Spring cleaning has its advantages. With my hectic, totally interrupted and mobile lifestyle, papers pile up on the kitchen counter, dining room table, coffee and end tables, bookcases, nightstands, in paper and plastic bags, boxes and cartons, everywhere in my office and sometimes even in my car. With the exception of toilet paper and a magazine, the only "paper-free zone" in my life is the bathroom.
Friend and former owner of the Pine River Journal, Amanda Amy, shares my habit of keeping almost every scrap of paper ever to cross our paths. We just never know when we might need that little shred of information. On the other hand, friend and current editor of the Brainerd Daily Dispatch, Roy Miller, keeps the neatest desk I've ever seen. While my heart and habits reside with Amanda when it comes to saving paper, sometimes I envy Roy's ability to part with paper.
Purging paper is painful, but often productive. Case in point: I finally found the note and bird band Norris Anderson sent me last August! Norris initially called to tell me he found dead in his yard a finch wearing a small metal leg band. He was curious about the band, which had no data. Norris sent me the band and, needless to say, it and his note got misplaced in my piles of paper.
Earlier this week -- Eureka! -- the note and band reappeared. My piles are like a mini-recycling center. Sooner or later a misplaced rises to the surface. Amazingly, an AVISE bird band that Paul Goddard sent to me in 1987 also arose.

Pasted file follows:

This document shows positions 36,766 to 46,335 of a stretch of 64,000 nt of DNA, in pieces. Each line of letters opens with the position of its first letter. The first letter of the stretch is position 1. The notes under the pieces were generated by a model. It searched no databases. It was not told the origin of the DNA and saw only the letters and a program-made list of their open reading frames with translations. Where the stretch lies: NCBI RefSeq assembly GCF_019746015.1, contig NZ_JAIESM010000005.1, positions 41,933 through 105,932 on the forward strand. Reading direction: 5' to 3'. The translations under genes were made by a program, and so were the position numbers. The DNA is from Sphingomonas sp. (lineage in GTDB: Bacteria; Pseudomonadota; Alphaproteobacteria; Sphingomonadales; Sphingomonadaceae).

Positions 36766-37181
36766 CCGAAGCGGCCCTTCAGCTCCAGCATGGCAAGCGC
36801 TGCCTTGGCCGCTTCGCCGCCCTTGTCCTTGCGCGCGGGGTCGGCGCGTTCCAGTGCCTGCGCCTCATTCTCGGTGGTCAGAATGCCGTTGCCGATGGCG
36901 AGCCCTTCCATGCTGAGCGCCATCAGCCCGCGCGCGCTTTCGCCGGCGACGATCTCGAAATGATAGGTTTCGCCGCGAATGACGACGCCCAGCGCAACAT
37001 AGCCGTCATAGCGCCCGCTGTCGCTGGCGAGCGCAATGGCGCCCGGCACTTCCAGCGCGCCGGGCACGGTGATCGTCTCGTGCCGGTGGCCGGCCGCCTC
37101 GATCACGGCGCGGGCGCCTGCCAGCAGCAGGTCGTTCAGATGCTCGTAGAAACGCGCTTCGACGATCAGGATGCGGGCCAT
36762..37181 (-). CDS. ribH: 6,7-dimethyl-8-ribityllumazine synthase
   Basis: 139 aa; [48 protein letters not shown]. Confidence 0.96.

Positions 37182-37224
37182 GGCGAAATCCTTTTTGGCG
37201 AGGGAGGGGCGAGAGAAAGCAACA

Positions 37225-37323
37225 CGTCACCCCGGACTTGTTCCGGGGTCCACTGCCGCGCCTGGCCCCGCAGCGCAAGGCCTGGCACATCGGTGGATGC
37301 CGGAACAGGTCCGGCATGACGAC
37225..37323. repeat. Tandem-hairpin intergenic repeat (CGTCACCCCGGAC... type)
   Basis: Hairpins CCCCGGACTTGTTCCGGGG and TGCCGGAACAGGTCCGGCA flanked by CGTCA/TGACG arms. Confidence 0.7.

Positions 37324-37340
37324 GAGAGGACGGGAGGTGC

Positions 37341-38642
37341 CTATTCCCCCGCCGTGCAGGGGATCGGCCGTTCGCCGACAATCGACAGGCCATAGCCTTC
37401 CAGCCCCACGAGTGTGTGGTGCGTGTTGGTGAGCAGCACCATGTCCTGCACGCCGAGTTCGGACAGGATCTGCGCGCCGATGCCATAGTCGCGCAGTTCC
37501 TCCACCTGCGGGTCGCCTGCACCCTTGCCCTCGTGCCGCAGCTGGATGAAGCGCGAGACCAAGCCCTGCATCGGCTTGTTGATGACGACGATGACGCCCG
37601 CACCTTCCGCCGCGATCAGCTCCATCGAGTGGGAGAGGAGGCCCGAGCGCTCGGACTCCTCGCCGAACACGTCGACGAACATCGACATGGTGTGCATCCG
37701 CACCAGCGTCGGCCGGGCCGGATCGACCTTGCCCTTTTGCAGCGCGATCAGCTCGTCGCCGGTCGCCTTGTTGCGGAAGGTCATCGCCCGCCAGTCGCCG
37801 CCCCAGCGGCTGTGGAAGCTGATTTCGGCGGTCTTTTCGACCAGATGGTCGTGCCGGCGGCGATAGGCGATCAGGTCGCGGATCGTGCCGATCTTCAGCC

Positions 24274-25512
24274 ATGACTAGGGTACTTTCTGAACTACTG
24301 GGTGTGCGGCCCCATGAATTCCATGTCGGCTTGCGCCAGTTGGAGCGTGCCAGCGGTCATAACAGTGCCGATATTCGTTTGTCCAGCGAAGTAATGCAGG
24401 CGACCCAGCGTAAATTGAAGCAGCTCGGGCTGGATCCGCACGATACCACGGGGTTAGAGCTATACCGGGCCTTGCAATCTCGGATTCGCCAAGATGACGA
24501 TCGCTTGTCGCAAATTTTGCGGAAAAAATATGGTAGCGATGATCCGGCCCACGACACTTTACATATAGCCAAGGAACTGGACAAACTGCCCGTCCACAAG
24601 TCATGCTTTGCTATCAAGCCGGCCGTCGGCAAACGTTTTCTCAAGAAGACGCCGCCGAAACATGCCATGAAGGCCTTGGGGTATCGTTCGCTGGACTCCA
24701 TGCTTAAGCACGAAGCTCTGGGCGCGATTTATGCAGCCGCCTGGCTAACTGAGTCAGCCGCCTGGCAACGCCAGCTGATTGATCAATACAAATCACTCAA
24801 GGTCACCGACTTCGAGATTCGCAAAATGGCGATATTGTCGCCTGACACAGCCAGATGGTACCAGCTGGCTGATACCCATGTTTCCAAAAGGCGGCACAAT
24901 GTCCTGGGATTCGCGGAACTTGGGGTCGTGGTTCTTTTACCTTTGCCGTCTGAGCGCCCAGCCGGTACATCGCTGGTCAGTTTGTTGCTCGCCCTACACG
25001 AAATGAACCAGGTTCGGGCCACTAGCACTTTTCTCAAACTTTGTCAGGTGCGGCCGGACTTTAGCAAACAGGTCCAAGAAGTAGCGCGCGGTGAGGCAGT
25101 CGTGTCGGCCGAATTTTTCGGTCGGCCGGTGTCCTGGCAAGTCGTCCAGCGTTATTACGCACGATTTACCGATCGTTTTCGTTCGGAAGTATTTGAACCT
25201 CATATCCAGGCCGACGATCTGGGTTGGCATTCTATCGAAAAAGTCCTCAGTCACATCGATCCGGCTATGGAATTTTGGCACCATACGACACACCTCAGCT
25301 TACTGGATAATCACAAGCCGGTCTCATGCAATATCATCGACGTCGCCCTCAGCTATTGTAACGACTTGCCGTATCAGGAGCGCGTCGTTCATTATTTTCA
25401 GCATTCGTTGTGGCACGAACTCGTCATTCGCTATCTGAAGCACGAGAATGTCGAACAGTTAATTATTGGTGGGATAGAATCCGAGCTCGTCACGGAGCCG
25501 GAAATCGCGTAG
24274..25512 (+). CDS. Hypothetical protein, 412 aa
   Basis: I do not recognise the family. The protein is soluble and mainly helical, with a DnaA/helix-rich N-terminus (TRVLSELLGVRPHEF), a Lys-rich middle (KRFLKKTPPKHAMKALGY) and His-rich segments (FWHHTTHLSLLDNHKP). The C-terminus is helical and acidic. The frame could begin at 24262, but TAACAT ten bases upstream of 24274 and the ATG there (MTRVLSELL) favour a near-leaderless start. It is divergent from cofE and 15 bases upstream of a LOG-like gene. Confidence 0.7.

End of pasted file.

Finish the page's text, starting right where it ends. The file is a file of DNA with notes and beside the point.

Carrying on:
Norris' band is now being researched at Patuxent Wildlife Research Center and hopefully I'll soon have information on it. I checked Paul's bird band as soon as I had it. Before I delve into the topic of bird banding, I'd like to plead for merciful understanding and assure my readers that not all notes, phone calls or e-mails sent to me take the path of Norris' note.
Bird banding is fascinating. Songbirds and raptors are caught in mist nets for research and banded before being released. In 1999, we attended the North American Bluebird Society's annual convention in Great Falls, Mont., and helped put minuscule bands on baby bluebirds. It was thrilling, particularly for Mariah, who was five at the time.
For the history of bird banding, I turned to the Patuxent Wildlife Research Center in Laurel, Maryland for information. This facility is part of the Department of the Interior's U.S. Geological SurveyBiological Resources, which provided the following data.